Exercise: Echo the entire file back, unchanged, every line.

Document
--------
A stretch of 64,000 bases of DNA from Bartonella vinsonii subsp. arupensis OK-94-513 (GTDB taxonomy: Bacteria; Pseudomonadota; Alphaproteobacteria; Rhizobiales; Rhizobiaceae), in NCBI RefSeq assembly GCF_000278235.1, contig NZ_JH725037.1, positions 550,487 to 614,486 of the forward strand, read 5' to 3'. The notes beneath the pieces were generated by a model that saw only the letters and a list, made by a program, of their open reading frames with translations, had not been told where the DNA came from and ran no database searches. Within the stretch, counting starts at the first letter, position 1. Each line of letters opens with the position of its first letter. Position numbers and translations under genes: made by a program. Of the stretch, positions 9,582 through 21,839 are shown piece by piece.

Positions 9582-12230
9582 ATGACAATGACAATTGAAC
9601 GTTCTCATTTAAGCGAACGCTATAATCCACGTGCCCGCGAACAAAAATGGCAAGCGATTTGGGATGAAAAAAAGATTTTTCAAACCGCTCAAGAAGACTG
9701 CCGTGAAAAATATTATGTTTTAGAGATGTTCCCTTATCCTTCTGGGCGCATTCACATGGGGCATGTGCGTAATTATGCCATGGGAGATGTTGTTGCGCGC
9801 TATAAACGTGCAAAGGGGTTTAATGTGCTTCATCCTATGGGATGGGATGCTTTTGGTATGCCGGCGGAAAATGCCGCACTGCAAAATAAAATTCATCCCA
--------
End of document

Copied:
A stretch of 64,000 bases of DNA from Bartonella vinsonii subsp. arupensis OK-94-513 (GTDB taxonomy: Bacteria; Pseudomonadota; Alphaproteobacteria; Rhizobiales; Rhizobiaceae), in NCBI RefSeq assembly GCF_000278235.1, contig NZ_JH725037.1, positions 550,487 to 614,486 of the forward strand, read 5' to 3'. The notes beneath the pieces were generated by a model that saw only the letters and a list, made by a program, of their open reading frames with translations, had not been told where the DNA came from and ran no database searches. Within the stretch, counting starts at the first letter, position 1. Each line of letters opens with the position of its first letter. Position numbers and translations under genes: made by a program. Of the stretch, positions 9,582 through 21,839 are shown piece by piece.

Positions 9582-12230
9582 ATGACAATGACAATTGAAC
9601 GTTCTCATTTAAGCGAACGCTATAATCCACGTGCCCGCGAACAAAAATGGCAAGCGATTTGGGATGAAAAAAAGATTTTTCAAACCGCTCAAGAAGACTG
9701 CCGTGAAAAATATTATGTTTTAGAGATGTTCCCTTATCCTTCTGGGCGCATTCACATGGGGCATGTGCGTAATTATGCCATGGGAGATGTTGTTGCGCGC
9801 TATAAACGTGCAAAGGGGTTTAATGTGCTTCATCCTATGGGATGGGATGCTTTTGGTATGCCGGCGGAAAATGCCGCACTGCAAAATAAAATTCATCCCA